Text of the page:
Reading fluency has always been a passion of mine. Not only because I enjoy listening to the fluent reader, but because of its seemingly devious place in reading programs. The meaning has been disputed, misinterpreted, and applied in extreme variance. Not only has it been deceitful, but also somewhat transparent; it has always existed as a staple of reading abilities, but not always acknowledged (Fresch, 2008).
Up until the 20th Century, reading aloud was assessed by the proper elocution. No one cared if the reader understood what was being said, only if the correct emphasis was given in the correct way, and in the correct place (Hyatt, 1943). Although natural intonation comes from comprehension, a reader can be coached to belt out pleasing elocution (Goodman, 1964). This belief reminds of my role as Lysander (I had tried out for “The Wall”; apparently they had other plans for me) in Shakespeare’s Midsummer Nights Dream. I was wooing and scorning all over that stage, but never understood a lick of it until I saw the made for TV movie when I was a freshman in high school. One reason I may not have ever read the play again is because I did not enjoy reading; granted, people enjoyed watching it, especially when I accidentally sheathed the sword in my tights. In fact, after the place was over, I never wanted to see that seemingly foreign script again.
Soon enough fluency found its place in the reading program despite the trend of consistent silent reading, and manifested in Round Robin Reading. Rasinski & Mraz (Fresch, 2008) explain it well; not surprisingly, even using deficient inferring skills, one can discern they do not care for the strategy and claim no research supports it. I definitely agree. I remember in fourth grade (one year before my debut as Lysander the tight wearing scorner) teacher’s assigned paragraphs. All I did was rigorously practice the upcoming paragraph to avoid being teased for poor elocution. Which makes me wonder; how far had we come from the 19th Century? Once again, comprehension was not on my mind, only avoiding discrimination and calling out some words in a respectfully smooth manner. Is this reading fluency?
Thank goodness for the late seventies and early eighties. The term fluency was being used with reading automaticity and not reading entertainment (Samuels, 1979). Even more exciting news for the elastic term fluency came when Stanovich (1980) added the dimension of word processing. That’s right, fluency was not just word calling, but needed to be seen as an integral part of the reading process. Bring back Round Robin Reading because we are getting to close to the efficient utilization of the tricky history of fluency. Although my previous comment was in jest, I still see the white knuckles of obstinate teachers as they cling to Round Robin Reading—blood shot eyes from their constant battle with reality and research.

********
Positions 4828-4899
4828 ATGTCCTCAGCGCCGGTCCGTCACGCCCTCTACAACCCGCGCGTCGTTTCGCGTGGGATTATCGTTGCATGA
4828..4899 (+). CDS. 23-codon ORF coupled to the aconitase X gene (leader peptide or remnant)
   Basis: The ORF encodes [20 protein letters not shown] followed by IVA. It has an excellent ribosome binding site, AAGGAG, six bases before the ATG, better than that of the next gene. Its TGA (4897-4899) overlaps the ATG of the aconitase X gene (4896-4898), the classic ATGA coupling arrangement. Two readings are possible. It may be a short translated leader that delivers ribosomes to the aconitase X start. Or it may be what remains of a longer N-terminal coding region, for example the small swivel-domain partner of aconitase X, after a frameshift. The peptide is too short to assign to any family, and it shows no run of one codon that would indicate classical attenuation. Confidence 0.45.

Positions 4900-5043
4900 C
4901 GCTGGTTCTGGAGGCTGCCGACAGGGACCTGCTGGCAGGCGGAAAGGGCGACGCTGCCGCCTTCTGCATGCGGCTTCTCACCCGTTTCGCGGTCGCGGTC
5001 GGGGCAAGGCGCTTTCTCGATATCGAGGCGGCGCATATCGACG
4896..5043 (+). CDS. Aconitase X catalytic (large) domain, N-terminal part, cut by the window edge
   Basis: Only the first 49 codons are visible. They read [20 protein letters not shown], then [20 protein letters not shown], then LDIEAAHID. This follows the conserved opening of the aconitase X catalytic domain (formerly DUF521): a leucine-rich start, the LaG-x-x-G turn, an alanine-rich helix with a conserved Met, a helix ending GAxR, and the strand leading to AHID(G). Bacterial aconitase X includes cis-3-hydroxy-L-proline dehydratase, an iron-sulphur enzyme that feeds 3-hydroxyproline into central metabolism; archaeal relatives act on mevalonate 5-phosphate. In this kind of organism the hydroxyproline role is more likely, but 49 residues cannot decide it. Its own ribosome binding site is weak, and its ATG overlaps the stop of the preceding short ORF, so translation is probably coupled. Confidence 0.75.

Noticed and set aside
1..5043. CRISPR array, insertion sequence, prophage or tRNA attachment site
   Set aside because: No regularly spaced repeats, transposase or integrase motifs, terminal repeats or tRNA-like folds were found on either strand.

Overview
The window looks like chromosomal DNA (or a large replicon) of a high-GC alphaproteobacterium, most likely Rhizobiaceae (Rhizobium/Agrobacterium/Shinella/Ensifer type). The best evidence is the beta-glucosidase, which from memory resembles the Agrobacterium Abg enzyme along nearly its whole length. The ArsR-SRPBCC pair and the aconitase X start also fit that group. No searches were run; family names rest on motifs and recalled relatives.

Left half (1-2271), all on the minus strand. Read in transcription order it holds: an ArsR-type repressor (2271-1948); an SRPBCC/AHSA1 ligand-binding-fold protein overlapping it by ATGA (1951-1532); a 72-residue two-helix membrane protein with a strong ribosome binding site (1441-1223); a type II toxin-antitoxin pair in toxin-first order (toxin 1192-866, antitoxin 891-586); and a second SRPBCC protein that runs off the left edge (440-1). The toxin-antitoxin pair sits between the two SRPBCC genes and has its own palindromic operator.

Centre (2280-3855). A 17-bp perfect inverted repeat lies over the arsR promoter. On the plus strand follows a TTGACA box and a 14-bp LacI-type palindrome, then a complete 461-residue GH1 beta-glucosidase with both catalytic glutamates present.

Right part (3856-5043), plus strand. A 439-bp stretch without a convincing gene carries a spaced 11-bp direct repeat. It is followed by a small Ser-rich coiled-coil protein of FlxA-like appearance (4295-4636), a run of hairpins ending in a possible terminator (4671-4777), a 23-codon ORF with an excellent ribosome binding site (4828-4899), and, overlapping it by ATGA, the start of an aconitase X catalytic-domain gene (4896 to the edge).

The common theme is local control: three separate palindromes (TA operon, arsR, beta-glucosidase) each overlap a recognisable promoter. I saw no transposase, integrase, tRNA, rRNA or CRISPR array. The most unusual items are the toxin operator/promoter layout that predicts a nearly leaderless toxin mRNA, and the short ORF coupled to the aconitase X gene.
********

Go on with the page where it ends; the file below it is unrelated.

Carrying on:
Because of the determination of researches in fluency, fluency instruction was born. Of course, the hard part was over. They had defined it as somewhere beyond word recognition, determined assessment methods, and found that it was comprised of prosody, word recognition, and reading rate. The only thing left was to find proper means of instruction.
The irony of this discourse is that my favorite means of fluency instruction manifests in Reader’s Theater. It is a fun way that is performance oriented to get students to engage in repeated readings, and dive into comprehension with a final purpose in mind---to entertain. This is ironic because it is line with ancient beliefs that elocution was most important. However, reading fluency’s rigorous path to stardom has allowed it to accumulate a vast encompassing of characteristics that truly define a fluent reader beyond simple elocution. Reading fluency may have seemed to come full circle, but its meaning and application has picked up a lot on its travels.
Fresch, M.J. (Ed.). (2008). An Essential History of Current Reading Practices. Newark: International Reading Association, Inc.
Goodman, K. (1964). A Linguistic Study of Cues and Miscues in Reading. (ERIC Document Reproduction Service No. 015 087).
Hyatt, A.V. (1943). The place of oral reading in the school program: Its history and development from 1880-1941. New York: Teachers College Press
Samuels, S. J. (1979). The method of repeated readings. The Reading Teacher, 32, 403-408
Stanovich, K. (1980). Toward an Interactive-Compensatory Model of Individual Differences in the Development of Reading Fluency. Reading Research Quarterly, 16, 32-71.